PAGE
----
It started with a clinical observation: Why do so many ovarian cancer patients have such high levels of circulating platelets? As it turns out, this characteristic of cancer patients in general has been noted one way or another since 1867. But no one had explained it until now.
In this week's New England Journal of Medicine, Anil Sood, M.D., professor in MD Anderson's departments of Gynecologic Oncology and Reproductive Medicine and Cancer Biology, and colleagues report the details of a vicious cycle: Tumors set off a chain reaction that spurs production of platelets, which in turn feed tumor growth, and so on and on.
"Our collaborative study not only identified a mechanism that explains platelet count elevation, but also connects this state, called thrombocytosis, to the severity of ovarian cancer," Sood said. "This suggests drugs that interfere with coagulation might be a useful addition to conventional therapies."
Of 619 ovarian cancer patients, 192 (31 percent) had thrombocytosis. Importantly, less than 2 percent of those had an iron deficiency or a non-cancerous inflammatory condition, the two most common causes of elevated platelet levels.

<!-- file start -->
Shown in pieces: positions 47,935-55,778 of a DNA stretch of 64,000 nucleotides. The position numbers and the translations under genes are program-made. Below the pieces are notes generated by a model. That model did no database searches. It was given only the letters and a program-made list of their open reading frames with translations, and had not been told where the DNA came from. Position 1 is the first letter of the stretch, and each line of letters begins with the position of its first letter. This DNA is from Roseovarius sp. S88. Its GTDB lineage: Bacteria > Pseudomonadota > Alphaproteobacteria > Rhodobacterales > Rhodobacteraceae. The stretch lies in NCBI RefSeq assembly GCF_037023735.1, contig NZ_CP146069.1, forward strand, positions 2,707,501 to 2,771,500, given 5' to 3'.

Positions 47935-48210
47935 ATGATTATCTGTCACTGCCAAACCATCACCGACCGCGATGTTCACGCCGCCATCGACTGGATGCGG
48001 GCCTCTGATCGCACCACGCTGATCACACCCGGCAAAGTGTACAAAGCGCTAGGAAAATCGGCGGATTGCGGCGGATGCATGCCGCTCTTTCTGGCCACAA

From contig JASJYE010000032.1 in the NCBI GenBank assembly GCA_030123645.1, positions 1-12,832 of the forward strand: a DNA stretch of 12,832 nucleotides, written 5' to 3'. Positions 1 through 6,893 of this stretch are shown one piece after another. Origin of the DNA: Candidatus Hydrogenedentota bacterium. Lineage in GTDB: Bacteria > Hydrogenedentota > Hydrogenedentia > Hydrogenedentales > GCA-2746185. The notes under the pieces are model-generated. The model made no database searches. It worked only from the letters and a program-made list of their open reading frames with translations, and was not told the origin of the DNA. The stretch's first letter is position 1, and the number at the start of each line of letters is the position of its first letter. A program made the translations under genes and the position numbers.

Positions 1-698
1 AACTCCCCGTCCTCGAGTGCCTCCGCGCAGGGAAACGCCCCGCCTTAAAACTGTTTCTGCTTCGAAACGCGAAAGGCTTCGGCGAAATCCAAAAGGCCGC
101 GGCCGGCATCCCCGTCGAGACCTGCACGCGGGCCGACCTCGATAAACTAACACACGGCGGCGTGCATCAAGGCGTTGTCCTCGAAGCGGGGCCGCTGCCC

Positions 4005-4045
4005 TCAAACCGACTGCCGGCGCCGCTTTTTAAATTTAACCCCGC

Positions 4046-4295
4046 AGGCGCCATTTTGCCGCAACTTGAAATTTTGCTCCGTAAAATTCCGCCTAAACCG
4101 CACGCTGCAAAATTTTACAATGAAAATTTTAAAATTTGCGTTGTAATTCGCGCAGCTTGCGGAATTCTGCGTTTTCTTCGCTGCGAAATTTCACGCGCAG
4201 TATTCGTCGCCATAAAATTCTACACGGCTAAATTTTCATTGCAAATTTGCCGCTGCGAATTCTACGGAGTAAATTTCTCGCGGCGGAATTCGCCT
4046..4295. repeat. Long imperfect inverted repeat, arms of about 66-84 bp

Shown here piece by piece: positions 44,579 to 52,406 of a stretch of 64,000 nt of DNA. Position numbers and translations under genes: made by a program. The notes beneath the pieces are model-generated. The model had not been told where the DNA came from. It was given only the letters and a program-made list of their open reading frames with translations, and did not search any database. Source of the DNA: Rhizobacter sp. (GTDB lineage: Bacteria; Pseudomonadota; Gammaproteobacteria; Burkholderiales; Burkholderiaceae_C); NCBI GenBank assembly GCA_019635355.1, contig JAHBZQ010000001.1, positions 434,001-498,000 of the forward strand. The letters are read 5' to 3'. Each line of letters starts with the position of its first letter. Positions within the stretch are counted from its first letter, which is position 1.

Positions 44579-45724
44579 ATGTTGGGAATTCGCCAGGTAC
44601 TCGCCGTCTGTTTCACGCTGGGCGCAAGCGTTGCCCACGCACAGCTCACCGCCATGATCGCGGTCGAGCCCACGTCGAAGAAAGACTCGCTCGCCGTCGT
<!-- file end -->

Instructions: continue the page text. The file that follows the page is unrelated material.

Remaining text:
Patients with thrombocytosis survived for a median of 2.62 years, compared to 4.65 years for those with normal platelet counts.
Drawing on clinical data from ovarian cancer patients and following up with mouse model experiments and a clinical trial, Sood and colleagues discovered:
- Ovarian cancers produce the inflammatory cytokine interleukin-6 (IL-6);
- Triggering creation of the platelet-production regulating hormone thrombopoietin (TPO) in the liver;
- Causing platelet counts to soar to more than 450,000 per cubic millimeter in the blood, the threshold for thrombocytosis, and
- Stimulating tumor growth and continuation of the cycle.
"Platelets may function as a fuel depot for tumors by providing them with growth factors," Sood said.
Subsequent mouse model experiments showed that blocking either IL-6, TPO, or both reduced platelet levels steeply reduced tumor burden in mouse models of cancer.
In a clinical trial conducted at the Barts Cancer Institute, Queen Mary, University of London, the team also found that treatment of 18 ovarian cancer patients in a phase I/II clinical trial with siltuximab, an antibody to IL-6, sharply reduced platelet counts over a three-week period.
There's more research to be done to understand the connection and perhaps take advantage of it to treat people. Platelet levels may also serve as biomarkers for ovarian and other cancers, Rebecca Stone, M.D., clinical fellow in gynecologic oncology and the first author of the study, noted. "If you see high platelets, absent inflammation or iron deficiency, it would be important to look for cancer."
MD Anderson news release
Interesting perspective from Pharma Strategy Blog
Related paper by Barts Cancer Center group in Clinical Cancer Research: Interleukin-6 as a Therapeutic Target in Human Ovarian Cancer